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Kelly v. Grigsby

United States District Court, D. Maryland

February 26, 2019




         Pending before the Court is Appellant Barbara Ann Kelly's (“Kelly”) emergency motion for stay pending appeal. ECF No. 18. Appellee Trustee Nancy Spencer Grigsby (the “Trustee”) opposes the motion. ECF No. 19. The matter has been fully briefed and no hearing is necessary. D. Md. Loc. R. 105.6. For the reasons that follow, the motion is DENIED.

         This action commenced when Kelly, pro se, noted her appeal from the Bankruptcy Court's dismissal of her Chapter 13 bankruptcy case. ECF No. 1. On February 12, 2019, Kelly filed with the Bankruptcy Court an emergency motion to stay the dismissal pending appeal with the express purpose of halting the foreclosure sale of real property in Naples, Florida, scheduled to take place on February 28, 2019. BK No. 18-13244-WIL, Dkt. No. 113. The Bankruptcy Court denied the motion to stay on February 14, 2019. BK No. 18-13244-WIL, Dkt. No. 116. As grounds for the denial, the Bankruptcy Court reiterated that “Kelly was ineligible for Chapter 13 because her debts exceeded the statutory limits, ” and found that the motion to stay was “nothing more than a veiled attempt to seek injunctive relief against U.S. Bank to stop the pending foreclosure.” Id. at 3-4. This motion seeking the same stay followed. ECF No. 18; Fed. R. Br. P. 8007.

         Courts in this Circuit consider motions to stay pending appeal under the Long test and the Real Truth test. Rose v. Logan, No. RDB-13-3592, 2014 WL 3616380, at *1 (D. Md. July 21, 2014). The Long test requires the party seeking a stay to show:

(1) that [the movant] will likely prevail on the merits of the appeal,
(2) that [the movant] will suffer irreparable injury if the stay is denied, (3) that other parties will not be substantially harmed by the stay, and (4) that the public interest will be served by granting the stay.

Long v. Robinson, 432 F.2d 977, 979 (4th Cir. 1970). The Real Truth test substitutes the third factor of the Long test with the requirement that the movant show that “the balance of equities tips in his favor.” Coler v. Draper, No. WDQ-12-2020, 2012 WL 5267436, at *3 (D. Md. Oct. 23, 2012) (quoting Real Truth About Obama, Inc. v. Fed. Election Comm'n, 575 F.3d 342, 346 (4th Cir. 2009) and noting that “the courts of this circuit have applied Real Truth to stays pending appeal.”).

         Under either test, Kelly's emergency motion fails. First, Kelly is not likely to prevail on the underlying merits of her appeal. In the appeal, Kelly challenges the propriety of the Bankruptcy Court's dismissing the Chapter 13 case where judgments were subject to a “bona fide dispute, ” and contends that the Bankruptcy Court violated due process rights by denying her request for an evidentiary hearing. ECF No. 15. As to the claims subject to a bona fide dispute, the contention appears meritless because “[e]ven claims that are disputed as to liability must be counted in determining the debtor's eligibility for Chapter 13 relief.” In re Stern, 266 B.R. 322, 327 (Bankr. D. Md. 2001). Likewise, Kelly's due process claim fares no better. She offers no support for why the Bankruptcy Court's determination that a hearing was unnecessary amounts to a constitutional due process violation. BK No. 18-13244-WIL, Dkt. No. 95 at 14. Accordingly, Kelly has not demonstrated that will likely prevail on the merits of her appeal.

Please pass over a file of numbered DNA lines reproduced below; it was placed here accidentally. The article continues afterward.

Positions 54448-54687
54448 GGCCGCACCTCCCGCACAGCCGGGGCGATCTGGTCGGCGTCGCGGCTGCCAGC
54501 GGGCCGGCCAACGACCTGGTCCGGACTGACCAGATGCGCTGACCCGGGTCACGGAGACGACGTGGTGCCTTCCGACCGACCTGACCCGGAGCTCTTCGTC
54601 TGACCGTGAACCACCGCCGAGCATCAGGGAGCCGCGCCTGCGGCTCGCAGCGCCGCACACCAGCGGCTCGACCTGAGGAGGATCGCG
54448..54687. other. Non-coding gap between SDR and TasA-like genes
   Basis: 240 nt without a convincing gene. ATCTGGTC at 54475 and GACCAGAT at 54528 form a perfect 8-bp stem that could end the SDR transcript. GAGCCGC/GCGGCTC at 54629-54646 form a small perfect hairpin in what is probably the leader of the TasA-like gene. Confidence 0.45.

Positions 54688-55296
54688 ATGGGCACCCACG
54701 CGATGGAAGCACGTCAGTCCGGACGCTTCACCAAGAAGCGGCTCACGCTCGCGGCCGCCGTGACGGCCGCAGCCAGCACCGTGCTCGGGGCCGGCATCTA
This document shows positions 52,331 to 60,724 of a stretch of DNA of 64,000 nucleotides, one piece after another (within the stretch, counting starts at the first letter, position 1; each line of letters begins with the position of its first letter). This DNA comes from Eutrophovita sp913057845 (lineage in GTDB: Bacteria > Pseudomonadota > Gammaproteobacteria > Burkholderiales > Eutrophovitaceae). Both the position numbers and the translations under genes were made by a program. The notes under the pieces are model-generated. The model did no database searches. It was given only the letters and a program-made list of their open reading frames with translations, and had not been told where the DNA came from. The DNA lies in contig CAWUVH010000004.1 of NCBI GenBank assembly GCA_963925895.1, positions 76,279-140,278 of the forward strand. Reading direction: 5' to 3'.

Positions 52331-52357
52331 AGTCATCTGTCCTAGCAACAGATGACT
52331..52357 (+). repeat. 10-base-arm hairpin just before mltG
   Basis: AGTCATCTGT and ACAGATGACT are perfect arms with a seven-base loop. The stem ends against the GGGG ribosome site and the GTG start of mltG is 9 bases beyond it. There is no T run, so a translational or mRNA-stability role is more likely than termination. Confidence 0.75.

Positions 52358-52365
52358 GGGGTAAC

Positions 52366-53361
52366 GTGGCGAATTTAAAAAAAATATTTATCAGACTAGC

As for the second factor, Kelly argues that she will suffer irreparable harm absent a stay because the Naples property will be sold at foreclosure for less than the current list price. Notably, Kelly frames the irreparable injury as the likelihood that the foreclosure sale price will be below market value. ECF No. 18 at 14. Any purported “injury, ” therefore, is monetizable, compensable, and not irreparable. See Hughes Network Sys., Inc. v. InterDigital Commc'ns Corp., 17 F.3d 691, 694 (4th Cir. 1994) (“Where the harm suffered by the moving party may be compensated by an award of money damages at judgment, courts generally have refused to find that harm irreparable.”). “A party does not normally suffer irreparable harm simply because it has to win a final judgment on the merits to obtain monetary relief.” Id. Thus, without more, Kelly cannot demonstrate irreparable harm. As to the third prong, the Trustee rightfully notes that a stay would harm U.S. Bank (which seeks the foreclosure), the Trustee, and all creditors because it will delay resolution of this outstanding claim. See Rose v. Logan, 2014 WL 3616380 at *4 (“The court proceedings for the sale of the property in question have lasted for well over a year. Granting a stay pending appeal will substantially injure the creditors because it will delay the payments owed to the creditors. . .”). Accordingly, the balance of equities tips in favor of the Trustee and all creditors. With regard to the fourth prong, the public maintains an interest in finality and prompt resolution of debts. The tortured history of this case militates against any further delay.

         Because Kelly has failed to sustain her burden of demonstrating the propriety of a stay, it is this 26th day of February 2019, ORDERED that the ...

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